by Gehan Gunasekara
last updated 15/09/2019
Strengthening Franchising Through Regulation
by Gehan Gunasekara
last updated 15/09/2019
There has been an increased trend overseas in recent years for legislation designed to protect those who buy franchises. The regulatory tide reached Australia a decade ago but has not, as yet, come to our shores. I believe legislation of some type is inevitable here and that the discussion in New Zealand ought to move towards its content and extent. Failure to grasp the nettle will merely ensure that change when it does occur will be driven by Australian bureaucrats pursuing an agenda of trans-Tasman harmonisation of business law. This would be a pity for a number of reasons: first, legislation here should maintain a distinctive local flavour whilst at the same time addressing the concerns of overseas investors; second, adopting regulations which have been designed for overseas conditions may impose an unnecessary level of costs or constraints upon local franchisors.
Business format franchising is often compared to a marriage. The parties agree to live happily together for the term of the franchise and to be committed to each other. Of course, as with marriage in general neither party can fully predict the course of the relationship and the risks to it, which explains why disputes occur. Any legislation governing franchising should therefore be appropriate for New Zealand, aimed towards strengthening this relationship and providing mechanisms for resolving disputes where it has broken down.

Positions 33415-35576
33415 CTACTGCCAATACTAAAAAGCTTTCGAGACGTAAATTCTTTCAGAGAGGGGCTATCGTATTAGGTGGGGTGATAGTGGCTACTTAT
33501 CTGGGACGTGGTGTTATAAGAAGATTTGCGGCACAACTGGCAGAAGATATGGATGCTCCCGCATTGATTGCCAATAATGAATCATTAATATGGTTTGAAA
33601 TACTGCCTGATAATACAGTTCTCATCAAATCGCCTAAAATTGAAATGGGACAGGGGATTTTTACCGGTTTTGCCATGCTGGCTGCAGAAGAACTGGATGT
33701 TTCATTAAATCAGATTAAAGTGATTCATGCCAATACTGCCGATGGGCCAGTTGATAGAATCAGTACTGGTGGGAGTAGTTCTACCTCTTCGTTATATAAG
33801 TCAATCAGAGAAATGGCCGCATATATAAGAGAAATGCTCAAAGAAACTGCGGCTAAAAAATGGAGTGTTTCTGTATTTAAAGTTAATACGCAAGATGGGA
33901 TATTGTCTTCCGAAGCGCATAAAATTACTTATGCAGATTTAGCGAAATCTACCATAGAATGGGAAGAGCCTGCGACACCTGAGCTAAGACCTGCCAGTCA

In this article I make some suggestions as to the content of these rules and what their proper function ought to be. I begin, though, by questioning the public perception of what a franchised business is and whether this needs to be changed.
The Public Facade Of Franchising
One of the great advantages of business format franchising is its ability to mimic monolithic vertically-integrated corporate organisations while operating via independently-owned and operated businesses. Uniformity is of course a critical aspect in building a franchise brand image and is also the basis for the franchisor's claim to ownership over goodwill. A customer walking into a franchised outlet generally has no way of telling whether it is company-owned or operated under licence by a franchisee.